Pranab and Pohoja

 Pranab and Pohoja
Pranab Mukherjee – the giant of Indian politics – was the subject of the book his daughter Sharmistha penned, based on his diaries. A daughter remembers . The book is taut but for some fraught with trepidation as to what has been stated. It is as Sharmistha is: no nonsense, straight forward, honest and clear.
Having known her for some 35 years, and worked together in dance documentation field (our TV dance serial made for DD One the highest TRPs those days in 1996 then our performance tour twice to Sweden for the Queen no less), this is one politicians’ progeny that has not benefitted from her father’s office, which otherwise is mostly the norm in India.  No one even questions if the child of a neta is qualified, has aptitude and can perform or deliver. The Pranab Mukherjee family have been an epitome of propriety , professional behaviour and probity in public life.
The title is pithy, almost odd to Indian traditional sensibilities to be call a senior statesman – your own father- just by first name. Maybe it is very modern and American style but Pranab da was, at home, a traditional family man. His photos in public domain going to his village in Bengal for Durga Puja every year and seeing the non frill family even in Delhi is a lesson for all. Imagine a minister for long, almost 40 years, and his wife used an old green fiat for personal work. He didn’t spoil his children or indulge them. One even lives in a DDA flat in Munirka while ordinary MLAs of Delhi have got farmhouses with pools.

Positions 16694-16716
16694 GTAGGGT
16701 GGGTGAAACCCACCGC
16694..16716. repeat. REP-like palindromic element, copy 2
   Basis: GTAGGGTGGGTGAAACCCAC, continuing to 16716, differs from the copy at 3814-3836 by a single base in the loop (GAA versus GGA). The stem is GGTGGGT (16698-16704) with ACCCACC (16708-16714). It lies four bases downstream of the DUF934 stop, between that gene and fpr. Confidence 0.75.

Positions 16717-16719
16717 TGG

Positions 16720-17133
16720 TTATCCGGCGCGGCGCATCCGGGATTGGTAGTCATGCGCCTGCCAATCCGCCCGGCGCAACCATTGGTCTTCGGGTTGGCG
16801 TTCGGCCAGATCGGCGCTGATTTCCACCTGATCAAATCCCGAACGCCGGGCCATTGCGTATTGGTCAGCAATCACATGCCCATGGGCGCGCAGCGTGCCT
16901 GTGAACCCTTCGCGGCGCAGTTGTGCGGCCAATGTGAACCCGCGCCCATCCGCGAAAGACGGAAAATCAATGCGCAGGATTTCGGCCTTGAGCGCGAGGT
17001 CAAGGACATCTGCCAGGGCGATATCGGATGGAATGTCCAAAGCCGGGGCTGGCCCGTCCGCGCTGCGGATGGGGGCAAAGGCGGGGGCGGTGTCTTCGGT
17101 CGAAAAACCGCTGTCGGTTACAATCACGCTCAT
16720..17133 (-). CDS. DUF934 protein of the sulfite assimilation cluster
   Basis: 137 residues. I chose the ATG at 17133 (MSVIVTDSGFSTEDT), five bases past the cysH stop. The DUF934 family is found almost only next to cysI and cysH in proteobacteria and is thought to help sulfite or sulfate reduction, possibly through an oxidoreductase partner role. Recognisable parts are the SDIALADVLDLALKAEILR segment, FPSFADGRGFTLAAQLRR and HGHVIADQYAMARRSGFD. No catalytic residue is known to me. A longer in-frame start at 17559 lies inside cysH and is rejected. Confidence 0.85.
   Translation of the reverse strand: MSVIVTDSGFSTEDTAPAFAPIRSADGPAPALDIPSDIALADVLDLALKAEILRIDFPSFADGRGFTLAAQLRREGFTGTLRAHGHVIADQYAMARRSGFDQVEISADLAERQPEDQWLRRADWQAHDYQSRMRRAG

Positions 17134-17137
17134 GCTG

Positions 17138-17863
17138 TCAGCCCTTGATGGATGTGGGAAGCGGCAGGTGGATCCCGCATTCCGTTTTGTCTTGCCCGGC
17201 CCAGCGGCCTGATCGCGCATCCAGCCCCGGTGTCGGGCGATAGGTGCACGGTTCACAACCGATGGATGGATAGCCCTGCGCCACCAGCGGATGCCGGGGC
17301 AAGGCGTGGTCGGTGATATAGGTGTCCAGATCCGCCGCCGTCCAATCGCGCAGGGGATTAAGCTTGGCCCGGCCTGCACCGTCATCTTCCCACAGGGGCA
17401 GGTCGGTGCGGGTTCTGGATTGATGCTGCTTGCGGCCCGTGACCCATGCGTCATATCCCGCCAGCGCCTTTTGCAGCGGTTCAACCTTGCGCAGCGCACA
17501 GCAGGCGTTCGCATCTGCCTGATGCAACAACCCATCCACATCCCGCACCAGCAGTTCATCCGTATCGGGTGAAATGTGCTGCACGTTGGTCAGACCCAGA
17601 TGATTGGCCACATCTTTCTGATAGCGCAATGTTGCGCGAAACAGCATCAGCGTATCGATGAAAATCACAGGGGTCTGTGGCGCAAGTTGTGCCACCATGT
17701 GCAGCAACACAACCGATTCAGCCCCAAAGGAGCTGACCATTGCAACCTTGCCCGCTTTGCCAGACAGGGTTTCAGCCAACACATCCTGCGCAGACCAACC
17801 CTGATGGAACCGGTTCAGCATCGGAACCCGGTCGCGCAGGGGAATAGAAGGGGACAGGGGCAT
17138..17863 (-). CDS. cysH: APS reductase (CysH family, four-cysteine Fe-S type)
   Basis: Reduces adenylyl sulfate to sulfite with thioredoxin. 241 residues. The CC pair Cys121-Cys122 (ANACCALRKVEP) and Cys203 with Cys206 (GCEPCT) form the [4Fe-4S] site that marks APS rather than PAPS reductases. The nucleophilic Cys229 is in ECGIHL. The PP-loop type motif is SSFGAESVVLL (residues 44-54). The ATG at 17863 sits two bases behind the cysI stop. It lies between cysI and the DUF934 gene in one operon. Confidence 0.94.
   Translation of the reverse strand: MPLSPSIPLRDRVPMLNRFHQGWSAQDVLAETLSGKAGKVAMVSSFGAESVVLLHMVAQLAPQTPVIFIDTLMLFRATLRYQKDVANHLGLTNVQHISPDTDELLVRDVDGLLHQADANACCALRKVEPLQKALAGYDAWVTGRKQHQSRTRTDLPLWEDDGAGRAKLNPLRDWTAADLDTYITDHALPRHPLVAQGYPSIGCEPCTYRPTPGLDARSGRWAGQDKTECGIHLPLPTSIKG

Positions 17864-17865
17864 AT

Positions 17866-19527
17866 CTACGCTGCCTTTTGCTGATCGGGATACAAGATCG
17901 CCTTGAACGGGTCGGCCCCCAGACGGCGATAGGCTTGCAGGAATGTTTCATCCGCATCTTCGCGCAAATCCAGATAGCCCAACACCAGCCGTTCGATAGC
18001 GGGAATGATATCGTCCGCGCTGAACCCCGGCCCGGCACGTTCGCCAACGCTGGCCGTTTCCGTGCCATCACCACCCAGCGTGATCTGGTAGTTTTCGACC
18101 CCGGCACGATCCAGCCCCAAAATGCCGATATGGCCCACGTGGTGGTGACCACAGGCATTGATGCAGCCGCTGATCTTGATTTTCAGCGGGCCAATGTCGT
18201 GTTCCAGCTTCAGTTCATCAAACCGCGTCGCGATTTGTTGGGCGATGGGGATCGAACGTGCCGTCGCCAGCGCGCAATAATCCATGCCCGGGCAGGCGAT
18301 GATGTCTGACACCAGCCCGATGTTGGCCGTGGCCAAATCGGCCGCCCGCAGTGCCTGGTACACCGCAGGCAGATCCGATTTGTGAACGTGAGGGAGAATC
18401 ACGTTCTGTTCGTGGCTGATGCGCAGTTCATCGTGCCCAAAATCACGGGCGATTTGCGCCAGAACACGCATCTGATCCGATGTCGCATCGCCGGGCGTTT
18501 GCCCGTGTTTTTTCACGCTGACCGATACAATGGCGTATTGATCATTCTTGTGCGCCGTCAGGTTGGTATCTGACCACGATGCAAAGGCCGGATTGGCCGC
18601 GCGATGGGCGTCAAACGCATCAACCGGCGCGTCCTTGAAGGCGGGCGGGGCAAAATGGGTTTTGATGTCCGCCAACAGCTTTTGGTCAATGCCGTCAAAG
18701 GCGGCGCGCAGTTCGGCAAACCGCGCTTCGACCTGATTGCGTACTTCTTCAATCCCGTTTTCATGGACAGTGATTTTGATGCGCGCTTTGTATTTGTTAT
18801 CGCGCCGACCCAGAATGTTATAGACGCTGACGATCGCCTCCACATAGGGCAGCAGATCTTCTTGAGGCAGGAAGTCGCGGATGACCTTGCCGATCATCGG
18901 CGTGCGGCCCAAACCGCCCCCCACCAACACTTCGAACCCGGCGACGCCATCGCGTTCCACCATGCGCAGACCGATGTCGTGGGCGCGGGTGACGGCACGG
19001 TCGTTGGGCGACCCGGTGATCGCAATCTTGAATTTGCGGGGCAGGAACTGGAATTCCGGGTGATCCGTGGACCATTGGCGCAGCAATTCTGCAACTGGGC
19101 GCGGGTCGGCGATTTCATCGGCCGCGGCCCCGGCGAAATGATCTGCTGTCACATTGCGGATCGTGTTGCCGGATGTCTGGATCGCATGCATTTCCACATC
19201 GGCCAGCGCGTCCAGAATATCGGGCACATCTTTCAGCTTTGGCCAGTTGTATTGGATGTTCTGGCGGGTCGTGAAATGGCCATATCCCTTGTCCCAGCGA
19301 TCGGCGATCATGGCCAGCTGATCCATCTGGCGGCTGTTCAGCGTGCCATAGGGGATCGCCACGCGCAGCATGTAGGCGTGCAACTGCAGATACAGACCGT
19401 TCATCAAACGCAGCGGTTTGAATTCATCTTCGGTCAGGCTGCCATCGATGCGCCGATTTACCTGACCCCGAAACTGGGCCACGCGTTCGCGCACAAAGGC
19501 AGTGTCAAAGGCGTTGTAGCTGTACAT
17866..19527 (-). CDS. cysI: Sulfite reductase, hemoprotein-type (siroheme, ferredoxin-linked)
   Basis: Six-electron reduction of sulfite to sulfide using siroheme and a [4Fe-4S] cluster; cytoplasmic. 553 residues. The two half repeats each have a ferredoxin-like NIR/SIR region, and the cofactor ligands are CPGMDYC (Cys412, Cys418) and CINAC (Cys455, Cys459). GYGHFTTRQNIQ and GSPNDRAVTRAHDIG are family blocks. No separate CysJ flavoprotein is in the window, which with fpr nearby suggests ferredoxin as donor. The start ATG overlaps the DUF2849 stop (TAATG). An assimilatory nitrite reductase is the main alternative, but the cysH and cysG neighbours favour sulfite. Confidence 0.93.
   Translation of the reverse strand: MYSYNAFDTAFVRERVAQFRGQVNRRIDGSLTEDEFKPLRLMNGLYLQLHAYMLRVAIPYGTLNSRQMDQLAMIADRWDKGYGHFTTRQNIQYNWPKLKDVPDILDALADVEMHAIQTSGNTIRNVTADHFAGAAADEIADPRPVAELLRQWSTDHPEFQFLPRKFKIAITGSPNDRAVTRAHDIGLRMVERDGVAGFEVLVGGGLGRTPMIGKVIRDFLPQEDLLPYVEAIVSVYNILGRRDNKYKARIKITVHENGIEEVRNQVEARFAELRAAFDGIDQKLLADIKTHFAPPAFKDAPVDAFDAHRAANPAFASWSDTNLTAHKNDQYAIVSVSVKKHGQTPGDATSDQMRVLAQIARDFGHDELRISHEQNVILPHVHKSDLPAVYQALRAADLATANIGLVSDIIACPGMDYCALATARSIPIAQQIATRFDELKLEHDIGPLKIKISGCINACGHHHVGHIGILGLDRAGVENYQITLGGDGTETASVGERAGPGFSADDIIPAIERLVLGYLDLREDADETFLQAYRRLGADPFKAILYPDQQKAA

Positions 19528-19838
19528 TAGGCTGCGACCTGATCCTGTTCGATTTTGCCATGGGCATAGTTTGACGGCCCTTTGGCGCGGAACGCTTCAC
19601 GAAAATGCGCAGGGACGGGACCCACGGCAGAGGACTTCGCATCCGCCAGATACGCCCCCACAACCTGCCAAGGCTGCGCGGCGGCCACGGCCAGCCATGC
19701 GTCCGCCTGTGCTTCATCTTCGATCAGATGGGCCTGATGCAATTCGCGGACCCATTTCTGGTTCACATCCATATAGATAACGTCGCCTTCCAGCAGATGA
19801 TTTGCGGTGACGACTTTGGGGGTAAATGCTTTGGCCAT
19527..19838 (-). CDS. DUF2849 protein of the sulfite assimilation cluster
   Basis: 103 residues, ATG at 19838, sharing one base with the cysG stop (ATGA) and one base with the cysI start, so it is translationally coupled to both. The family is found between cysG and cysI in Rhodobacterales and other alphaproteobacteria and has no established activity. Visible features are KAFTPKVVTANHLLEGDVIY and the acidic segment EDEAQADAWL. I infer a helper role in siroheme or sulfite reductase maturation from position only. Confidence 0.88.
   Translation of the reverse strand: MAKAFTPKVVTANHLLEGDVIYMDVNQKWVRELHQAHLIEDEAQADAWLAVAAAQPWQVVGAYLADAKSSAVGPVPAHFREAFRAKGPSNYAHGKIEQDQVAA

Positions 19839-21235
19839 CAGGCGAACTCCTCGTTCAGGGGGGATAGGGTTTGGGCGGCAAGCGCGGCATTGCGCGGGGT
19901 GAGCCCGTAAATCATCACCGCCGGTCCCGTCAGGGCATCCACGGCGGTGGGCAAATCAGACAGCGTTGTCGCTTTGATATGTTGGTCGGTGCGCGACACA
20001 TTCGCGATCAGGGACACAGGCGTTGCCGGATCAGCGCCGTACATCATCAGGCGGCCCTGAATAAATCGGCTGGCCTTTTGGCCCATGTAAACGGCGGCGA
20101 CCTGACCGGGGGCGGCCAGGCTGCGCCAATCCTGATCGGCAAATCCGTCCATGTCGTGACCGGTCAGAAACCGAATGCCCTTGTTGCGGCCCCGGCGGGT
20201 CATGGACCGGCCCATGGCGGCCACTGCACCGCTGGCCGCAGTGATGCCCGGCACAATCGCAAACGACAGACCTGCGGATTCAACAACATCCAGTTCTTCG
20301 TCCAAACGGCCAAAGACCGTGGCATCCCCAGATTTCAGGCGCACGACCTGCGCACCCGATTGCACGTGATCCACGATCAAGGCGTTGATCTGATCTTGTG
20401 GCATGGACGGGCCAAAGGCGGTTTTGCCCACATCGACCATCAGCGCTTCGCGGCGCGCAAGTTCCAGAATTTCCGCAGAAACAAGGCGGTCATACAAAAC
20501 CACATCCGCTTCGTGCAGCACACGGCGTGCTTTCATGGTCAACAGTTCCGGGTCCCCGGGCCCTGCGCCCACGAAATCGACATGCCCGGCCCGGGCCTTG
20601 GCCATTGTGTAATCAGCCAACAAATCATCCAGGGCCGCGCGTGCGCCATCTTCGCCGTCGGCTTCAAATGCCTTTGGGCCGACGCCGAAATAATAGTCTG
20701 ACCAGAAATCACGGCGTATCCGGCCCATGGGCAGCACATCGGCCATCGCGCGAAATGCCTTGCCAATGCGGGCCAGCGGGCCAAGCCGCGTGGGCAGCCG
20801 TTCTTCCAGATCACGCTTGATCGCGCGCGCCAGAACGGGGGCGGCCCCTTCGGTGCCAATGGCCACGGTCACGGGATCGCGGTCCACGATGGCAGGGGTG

Sharmistha herself never availed any  visible undue favour (Padma award for dance) or foreign trip through any official agency and if ever she was treated on par with others, even when abroad. Once an Ambassador of India was shocked and shared “is this really a politician’s child? That too our Foreign Minister’s daughter? She has been here a few days, and made no demands for shopping, cars or anything extra. Most unusual and cultured”.
This is true culture, hence in this column. What others see is everything; don’t think no one is watching or knows. There are eyes everywhere and now your cell itself can tell you  that your flight to catch is in three hours please reach airport and when your do, buy this from this shop!
The book launch was Delhi mayanagari in essence, even at a hallowed multi purpose hall of IIC. All wanted to be seen and photographed, some just for publicity on face book even if their faces said they could hardly read or write. Others were old hanger-ons and courtiers of typical Delhi Darbar culture. Only a few genuine (read, old , cultured lot) sat quietly and watched it all. One rookie reporter sat net to me and took copious notes. Another old gentleman tried hard to write on a paper without a hard base , so I  loaned him my copy of the book I had bought at the outset to support the cause.
Books they say , are our best friends. But who makes them come to life? Who births them? An author writes. Who gives it shape, who packs pages between two covers to make it reach and be readable? A printer. While the content is by the writer, the printer makes it visible and reach audiences. How often we take printers for granted?